Working Moms

Asked to work during ML...

Hi Ladies,

My boss (president of our company) "asked" me this afternoon to work part time during my maternity leave. I primairly work remotely, however, there are times I do need to go into the office but its typically less than 10 hours a week.  That being said, I do put in 10-12 hours a day.  A typical day usually involves 3- 6 hours on conference calls with clients, vendors, partners, etc.

We have STD, which, according to the paperwork, I can't work during this at all. STD is standard 60% for 6 weeks or 8 weeks for c-section. I told him of this and he replied 'well, we will just list you as a part time employee' . 

After talking this over with my husband some, I have come up with this "proposal".  I will start working, part time, 2 weeks after delivery and ONLY as I am able to and can't committ to a certain time everyday, it will just be as I am able.  As I am "entitled" to 60% and no work, I will expect my company to pay me 100% of my salary and I will not submit any claim to STD, while committing to work at least 50% every week.  The only cavets would be 1. our baby is home with me, no daycare unless they will pay for a nanny.  2. no travel during this time.

Does this sound unreasonable?  My working environment is pretty laid back, I make my own hours but I do worry that I will get caught up in my day and end up spending more time working when I should be bonding with my LO.

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Re: Asked to work during ML...

  • Personally I think you are making a HUGE MISTAKE!  You are entitled to take the time off with your baby.  You will never ever get that time back.  It's called disability for a reason.  You will have physical recovery, extreme sleep deprivation, and if you are planning to BF baby, there are times you will feel that LO is permanently attached to your boob.  In your "copious amounts of free time" haha you will want to shower, nap, eat a sandwich, and not much else.  If you are anything like me, you will want to get newborn portraits, send out birth announcements, work on the baby book, send thank you cards, etc.  I say put your foot down and say NO.  You should take your PAID STD and then if you would like to consider working PT after that instead of the full 12 weeks FMLA, then go ahead.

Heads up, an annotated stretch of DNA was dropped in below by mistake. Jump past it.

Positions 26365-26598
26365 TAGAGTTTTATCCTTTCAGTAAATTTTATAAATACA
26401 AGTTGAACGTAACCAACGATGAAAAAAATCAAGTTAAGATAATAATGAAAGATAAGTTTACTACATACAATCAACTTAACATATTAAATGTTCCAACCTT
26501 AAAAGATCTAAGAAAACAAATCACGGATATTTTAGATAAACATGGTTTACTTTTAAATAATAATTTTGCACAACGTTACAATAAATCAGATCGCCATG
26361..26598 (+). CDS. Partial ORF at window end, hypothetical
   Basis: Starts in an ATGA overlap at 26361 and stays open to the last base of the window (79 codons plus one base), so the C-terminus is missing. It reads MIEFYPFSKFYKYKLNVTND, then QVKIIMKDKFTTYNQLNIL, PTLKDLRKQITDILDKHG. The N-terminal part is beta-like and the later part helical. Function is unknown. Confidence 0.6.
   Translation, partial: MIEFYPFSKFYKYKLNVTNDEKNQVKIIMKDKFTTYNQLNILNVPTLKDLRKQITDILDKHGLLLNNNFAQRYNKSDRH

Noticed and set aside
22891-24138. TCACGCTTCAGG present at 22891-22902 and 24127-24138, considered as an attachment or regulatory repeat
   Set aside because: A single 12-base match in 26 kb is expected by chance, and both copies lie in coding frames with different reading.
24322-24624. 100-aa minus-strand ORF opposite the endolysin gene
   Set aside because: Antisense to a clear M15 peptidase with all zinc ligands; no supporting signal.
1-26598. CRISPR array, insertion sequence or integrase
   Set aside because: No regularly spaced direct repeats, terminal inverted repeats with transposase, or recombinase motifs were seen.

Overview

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  • Why do you want to work during ML?

    If anything, I wouldn't commit to anything before your LO arrives but agree to discuss it after one month.
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  • JLS0320JLS0320
    2500 Comments Fourth Anniversary
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    no way would I agree to that, I agree w everything said above. That is your time to heal and spend with your baby, your president is out of line for suggesting it.
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  • I have another thing to add.  Are you using health insurance through your work?  If so, you might have issues if you switched to PT Employee status.

    Also I have an issue with this:

    "I will start working, part time, 2 weeks after delivery and ONLY as I am able to and can't committ to a certain time everyday, it will just be as I am able."

    "while committing to work at least 50% every week"

    So you're not committing to a certain time, except that you are committing to basically 4hrs/day.  That is a LOT of time to try to work with a newborn. 

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  • docco11docco11
    100 Comments Second Anniversary 25 Love Its
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    Thanks ladies, that is why I am asking...I am a FTM so I don't know what to expect! 

    To give some background, his daughter just had a baby...she worked her whole entire ML so I am thinking he is "comparing" me to her.  If she can do it...so can she...type of deal. 

    I work for a small company where I am literally the only person who does my job.  Everyone else has their own duties.  That being said, I told my boss at 6 weeks that I was pregnant as I knew that he would need to make preperations.  I just keep taking on more responsibilites vs starting to lighten my workload and shift responsibilites on to others.  I work in financial consulting for large banks and service providers (Visa, Mastercard, Discover)  The others in my company are also specialized and work in marketing, IT, technology, etc. and can't just take over the centralized aspect of my job.